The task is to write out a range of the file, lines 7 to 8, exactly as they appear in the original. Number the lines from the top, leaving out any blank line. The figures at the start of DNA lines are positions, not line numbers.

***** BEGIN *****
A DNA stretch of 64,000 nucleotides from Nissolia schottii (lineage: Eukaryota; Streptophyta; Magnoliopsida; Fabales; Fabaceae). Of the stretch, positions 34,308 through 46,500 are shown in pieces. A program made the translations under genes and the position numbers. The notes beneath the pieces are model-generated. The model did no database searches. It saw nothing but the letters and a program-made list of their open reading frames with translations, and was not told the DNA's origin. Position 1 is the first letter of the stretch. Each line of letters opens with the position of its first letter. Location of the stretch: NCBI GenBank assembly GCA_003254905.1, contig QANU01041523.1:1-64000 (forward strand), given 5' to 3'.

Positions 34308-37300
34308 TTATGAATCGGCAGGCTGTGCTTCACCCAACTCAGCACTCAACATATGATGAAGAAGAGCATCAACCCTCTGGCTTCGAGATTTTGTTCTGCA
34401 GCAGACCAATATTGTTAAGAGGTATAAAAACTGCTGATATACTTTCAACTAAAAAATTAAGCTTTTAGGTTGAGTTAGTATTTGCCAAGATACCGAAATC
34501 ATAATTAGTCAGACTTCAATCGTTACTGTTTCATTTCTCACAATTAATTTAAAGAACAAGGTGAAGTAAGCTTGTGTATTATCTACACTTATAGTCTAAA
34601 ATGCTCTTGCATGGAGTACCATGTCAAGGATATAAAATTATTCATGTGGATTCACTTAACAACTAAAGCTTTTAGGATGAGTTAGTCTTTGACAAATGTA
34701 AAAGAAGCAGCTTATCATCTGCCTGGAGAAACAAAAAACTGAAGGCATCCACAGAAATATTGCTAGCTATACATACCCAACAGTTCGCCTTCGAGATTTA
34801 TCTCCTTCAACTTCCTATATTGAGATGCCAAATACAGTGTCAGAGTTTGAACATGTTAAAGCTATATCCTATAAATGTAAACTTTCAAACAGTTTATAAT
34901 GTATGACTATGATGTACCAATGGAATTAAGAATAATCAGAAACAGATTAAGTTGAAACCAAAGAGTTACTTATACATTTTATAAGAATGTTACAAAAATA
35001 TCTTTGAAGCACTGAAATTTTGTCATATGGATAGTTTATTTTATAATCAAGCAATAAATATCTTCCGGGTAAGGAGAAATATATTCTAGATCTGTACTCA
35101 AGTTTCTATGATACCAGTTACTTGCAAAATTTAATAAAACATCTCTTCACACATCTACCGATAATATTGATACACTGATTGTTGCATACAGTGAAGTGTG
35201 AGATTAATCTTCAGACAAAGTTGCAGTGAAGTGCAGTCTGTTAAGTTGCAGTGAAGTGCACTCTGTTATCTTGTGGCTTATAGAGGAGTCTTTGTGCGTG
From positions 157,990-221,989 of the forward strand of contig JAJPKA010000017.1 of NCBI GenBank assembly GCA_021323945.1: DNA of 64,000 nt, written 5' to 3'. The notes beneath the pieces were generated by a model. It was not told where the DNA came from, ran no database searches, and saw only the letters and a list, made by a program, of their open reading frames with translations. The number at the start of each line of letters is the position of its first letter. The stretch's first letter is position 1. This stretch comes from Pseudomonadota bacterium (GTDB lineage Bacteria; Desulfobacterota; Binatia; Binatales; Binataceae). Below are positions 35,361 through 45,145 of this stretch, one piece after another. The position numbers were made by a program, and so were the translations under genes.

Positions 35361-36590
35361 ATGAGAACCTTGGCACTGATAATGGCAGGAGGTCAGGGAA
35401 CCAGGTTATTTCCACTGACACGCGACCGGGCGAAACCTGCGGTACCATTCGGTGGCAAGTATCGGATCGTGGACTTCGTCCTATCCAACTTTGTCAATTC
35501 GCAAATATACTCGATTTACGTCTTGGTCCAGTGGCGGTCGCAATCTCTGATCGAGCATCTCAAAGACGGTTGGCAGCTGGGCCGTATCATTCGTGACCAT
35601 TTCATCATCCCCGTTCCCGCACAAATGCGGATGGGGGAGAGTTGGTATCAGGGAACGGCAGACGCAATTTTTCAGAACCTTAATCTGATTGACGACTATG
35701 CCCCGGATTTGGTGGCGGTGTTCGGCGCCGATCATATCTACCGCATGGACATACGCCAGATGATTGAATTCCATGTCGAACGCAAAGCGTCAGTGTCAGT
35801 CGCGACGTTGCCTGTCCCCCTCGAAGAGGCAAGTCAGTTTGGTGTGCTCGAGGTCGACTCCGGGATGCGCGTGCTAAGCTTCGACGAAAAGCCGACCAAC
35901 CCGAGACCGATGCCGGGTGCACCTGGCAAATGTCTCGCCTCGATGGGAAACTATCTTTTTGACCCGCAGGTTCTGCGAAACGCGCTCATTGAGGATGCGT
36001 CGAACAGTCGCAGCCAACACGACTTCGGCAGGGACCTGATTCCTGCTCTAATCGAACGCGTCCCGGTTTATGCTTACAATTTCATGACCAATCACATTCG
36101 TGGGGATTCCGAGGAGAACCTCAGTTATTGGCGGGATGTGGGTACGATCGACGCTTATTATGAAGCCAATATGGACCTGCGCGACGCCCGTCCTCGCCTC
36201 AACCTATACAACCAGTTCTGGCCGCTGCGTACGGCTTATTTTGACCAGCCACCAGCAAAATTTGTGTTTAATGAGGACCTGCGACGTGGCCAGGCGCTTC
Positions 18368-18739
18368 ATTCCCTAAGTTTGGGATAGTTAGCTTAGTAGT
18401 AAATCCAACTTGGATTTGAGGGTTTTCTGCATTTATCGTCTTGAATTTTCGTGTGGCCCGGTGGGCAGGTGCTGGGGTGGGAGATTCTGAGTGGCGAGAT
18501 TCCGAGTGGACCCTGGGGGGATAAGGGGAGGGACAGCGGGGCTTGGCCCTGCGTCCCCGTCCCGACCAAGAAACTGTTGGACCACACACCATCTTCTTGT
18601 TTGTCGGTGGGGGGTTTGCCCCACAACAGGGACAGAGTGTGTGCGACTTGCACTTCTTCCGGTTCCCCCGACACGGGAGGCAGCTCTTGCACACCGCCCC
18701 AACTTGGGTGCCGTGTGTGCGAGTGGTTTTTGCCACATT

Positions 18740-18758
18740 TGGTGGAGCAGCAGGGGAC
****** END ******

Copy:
34701 AAAGAAGCAGCTTATCATCTGCCTGGAGAAACAAAAAACTGAAGGCATCCACAGAAATATTGCTAGCTATACATACCCAACAGTTCGCCTTCGAGATTTA
34801 TCTCCTTCAACTTCCTATATTGAGATGCCAAATACAGTGTCAGAGTTTGAACATGTTAAAGCTATATCCTATAAATGTAAACTTTCAAACAGTTTATAAT